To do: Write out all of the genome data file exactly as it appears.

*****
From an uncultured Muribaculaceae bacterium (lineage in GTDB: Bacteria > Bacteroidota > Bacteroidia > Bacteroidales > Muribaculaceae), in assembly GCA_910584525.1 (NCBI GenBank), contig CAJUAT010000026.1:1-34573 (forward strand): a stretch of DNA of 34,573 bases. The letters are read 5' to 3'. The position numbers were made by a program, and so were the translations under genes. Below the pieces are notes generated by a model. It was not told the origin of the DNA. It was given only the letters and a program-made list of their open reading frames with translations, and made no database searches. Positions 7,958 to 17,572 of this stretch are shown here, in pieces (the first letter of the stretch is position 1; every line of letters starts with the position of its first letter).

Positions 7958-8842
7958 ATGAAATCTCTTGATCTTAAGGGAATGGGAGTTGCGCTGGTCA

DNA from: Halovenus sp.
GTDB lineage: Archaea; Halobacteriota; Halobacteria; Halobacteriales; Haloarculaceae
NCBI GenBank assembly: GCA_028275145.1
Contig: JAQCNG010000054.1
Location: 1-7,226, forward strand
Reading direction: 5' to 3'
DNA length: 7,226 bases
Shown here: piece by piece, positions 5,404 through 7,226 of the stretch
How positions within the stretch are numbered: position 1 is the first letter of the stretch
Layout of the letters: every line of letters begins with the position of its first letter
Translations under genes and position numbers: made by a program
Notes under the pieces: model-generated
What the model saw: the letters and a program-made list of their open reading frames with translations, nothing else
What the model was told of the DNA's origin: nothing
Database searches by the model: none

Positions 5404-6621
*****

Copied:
From an uncultured Muribaculaceae bacterium (lineage in GTDB: Bacteria > Bacteroidota > Bacteroidia > Bacteroidales > Muribaculaceae), in assembly GCA_910584525.1 (NCBI GenBank), contig CAJUAT010000026.1:1-34573 (forward strand): a stretch of DNA of 34,573 bases. The letters are read 5' to 3'. The position numbers were made by a program, and so were the translations under genes. Below the pieces are notes generated by a model. It was not told the origin of the DNA. It was given only the letters and a program-made list of their open reading frames with translations, and made no database searches. Positions 7,958 to 17,572 of this stretch are shown here, in pieces (the first letter of the stretch is position 1; every line of letters starts with the position of its first letter).

Positions 7958-8842
7958 ATGAAATCTCTTGATCTTAAGGGAATGGGAGTTGCGCTGGTCA

DNA from: Halovenus sp.
GTDB lineage: Archaea; Halobacteriota; Halobacteria; Halobacteriales; Haloarculaceae
NCBI GenBank assembly: GCA_028275145.1
Contig: JAQCNG010000054.1
Location: 1-7,226, forward strand
Reading direction: 5' to 3'
DNA length: 7,226 bases
Shown here: piece by piece, positions 5,404 through 7,226 of the stretch
How positions within the stretch are numbered: position 1 is the first letter of the stretch
Layout of the letters: every line of letters begins with the position of its first letter
Translations under genes and position numbers: made by a program
Notes under the pieces: model-generated
What the model saw: the letters and a program-made list of their open reading frames with translations, nothing else
What the model was told of the DNA's origin: nothing
Database searches by the model: none

Positions 5404-6621